Walter said the Spokane Ministers Fellowship received a $15,000 Innovia grant, which he, as its president, has shared for African American pastors to give to members in need, because they know the needs.
"The crisis and virus show the inequities of the systems and systemic racism," he said.
"From the time we were in slavery through after we were freed, the country has been built on our sweat and labor, but since slaves were freed in 1863, we had no health care or social safety net.
"I don't want to return to what was normal in January. The capitalistic economic system does not support us. We need something better," he said.
"Because of the high rates of poverty and incarceration, there are more cases, and many are not even counted," Walter said, urging efforts to awaken people to deal with systemic inequities.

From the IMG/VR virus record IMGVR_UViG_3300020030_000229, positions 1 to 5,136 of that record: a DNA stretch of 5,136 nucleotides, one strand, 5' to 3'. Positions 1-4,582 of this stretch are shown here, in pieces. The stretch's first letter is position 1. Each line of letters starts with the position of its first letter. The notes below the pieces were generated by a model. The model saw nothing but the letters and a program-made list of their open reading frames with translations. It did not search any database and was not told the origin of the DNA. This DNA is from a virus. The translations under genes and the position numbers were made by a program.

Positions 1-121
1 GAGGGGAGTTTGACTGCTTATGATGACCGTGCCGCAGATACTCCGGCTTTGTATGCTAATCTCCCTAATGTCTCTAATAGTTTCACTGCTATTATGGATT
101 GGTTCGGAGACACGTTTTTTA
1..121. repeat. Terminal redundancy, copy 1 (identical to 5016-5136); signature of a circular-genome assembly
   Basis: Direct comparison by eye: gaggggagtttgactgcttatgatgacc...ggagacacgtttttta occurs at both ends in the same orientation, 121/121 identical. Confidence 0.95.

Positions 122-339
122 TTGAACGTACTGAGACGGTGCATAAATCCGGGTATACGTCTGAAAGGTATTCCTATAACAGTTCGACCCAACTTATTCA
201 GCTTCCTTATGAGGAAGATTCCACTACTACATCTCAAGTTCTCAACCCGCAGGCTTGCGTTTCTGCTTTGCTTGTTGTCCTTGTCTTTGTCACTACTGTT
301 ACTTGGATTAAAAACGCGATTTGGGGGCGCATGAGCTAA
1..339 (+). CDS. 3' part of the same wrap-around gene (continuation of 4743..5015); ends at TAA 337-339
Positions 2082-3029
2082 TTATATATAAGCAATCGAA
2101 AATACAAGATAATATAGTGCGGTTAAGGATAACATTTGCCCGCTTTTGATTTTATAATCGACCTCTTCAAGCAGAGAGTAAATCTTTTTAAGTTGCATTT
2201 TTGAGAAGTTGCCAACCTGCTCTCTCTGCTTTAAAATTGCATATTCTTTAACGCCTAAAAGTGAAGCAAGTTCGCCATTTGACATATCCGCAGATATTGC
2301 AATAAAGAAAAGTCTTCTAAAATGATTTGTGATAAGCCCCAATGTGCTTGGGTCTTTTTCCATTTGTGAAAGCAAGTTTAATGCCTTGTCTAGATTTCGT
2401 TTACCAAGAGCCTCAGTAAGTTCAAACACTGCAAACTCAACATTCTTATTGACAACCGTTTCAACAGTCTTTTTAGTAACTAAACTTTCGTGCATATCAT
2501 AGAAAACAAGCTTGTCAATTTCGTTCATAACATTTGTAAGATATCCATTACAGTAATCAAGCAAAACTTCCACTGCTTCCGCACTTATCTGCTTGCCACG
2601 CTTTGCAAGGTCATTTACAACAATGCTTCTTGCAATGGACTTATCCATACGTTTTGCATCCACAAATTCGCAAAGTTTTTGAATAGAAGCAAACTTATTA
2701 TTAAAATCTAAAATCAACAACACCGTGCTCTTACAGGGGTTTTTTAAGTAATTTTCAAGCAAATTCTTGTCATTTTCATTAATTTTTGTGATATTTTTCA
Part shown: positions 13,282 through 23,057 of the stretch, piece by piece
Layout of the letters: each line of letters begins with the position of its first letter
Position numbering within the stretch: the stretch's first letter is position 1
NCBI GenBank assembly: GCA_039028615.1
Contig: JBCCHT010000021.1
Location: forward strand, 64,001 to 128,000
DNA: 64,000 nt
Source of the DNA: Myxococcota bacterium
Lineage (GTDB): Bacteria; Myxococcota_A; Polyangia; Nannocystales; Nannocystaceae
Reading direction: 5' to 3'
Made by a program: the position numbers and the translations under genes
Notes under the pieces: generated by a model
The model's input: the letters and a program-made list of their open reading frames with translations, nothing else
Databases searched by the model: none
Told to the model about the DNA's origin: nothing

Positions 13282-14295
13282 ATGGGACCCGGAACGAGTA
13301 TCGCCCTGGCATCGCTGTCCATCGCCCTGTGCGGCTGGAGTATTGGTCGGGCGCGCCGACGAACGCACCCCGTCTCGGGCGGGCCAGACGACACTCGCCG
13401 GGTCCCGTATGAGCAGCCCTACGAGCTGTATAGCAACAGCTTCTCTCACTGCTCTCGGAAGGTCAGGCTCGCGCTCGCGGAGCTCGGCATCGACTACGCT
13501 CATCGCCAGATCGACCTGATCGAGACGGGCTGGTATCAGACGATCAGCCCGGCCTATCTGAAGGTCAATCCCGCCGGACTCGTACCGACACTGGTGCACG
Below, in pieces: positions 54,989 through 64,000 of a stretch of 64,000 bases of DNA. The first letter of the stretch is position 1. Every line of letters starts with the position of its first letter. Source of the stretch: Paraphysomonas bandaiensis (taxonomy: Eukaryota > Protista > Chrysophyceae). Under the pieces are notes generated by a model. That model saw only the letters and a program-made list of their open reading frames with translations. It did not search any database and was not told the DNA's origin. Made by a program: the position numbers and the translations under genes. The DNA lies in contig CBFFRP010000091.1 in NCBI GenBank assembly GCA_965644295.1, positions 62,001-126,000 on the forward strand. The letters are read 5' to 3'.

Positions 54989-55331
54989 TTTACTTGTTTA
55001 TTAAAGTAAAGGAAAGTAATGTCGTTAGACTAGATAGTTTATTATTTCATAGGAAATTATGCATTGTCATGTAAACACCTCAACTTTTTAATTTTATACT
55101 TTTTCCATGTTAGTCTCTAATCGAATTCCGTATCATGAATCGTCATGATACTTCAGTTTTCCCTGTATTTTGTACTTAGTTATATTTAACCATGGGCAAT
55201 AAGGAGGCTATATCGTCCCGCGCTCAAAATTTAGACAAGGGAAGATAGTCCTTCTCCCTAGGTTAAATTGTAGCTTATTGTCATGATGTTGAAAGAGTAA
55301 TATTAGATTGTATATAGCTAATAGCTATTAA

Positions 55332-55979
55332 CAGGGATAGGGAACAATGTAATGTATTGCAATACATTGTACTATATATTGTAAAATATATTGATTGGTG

Walter added that many people of color are on the front lines, working in grocery stores and as essential workers tending to the needs of other people.
He mentioned recent articles that have stirred his thinking about being in a "slaveholders' republic," about how much a human life is worth, about how many will die to reopen the economy and about living in a failed state.
"With COVID-19, we need to ask who and what we are. I do not want to go back to the normal we had, because everyone should have health care and enough food. As the richest country, we can do better," he said.
Walter urges the state commissions on African-American and on Hispanic affairs to work together.
"There is strength in numbers. We are better together than when we stand alone," he said. "We need to be in love with justice."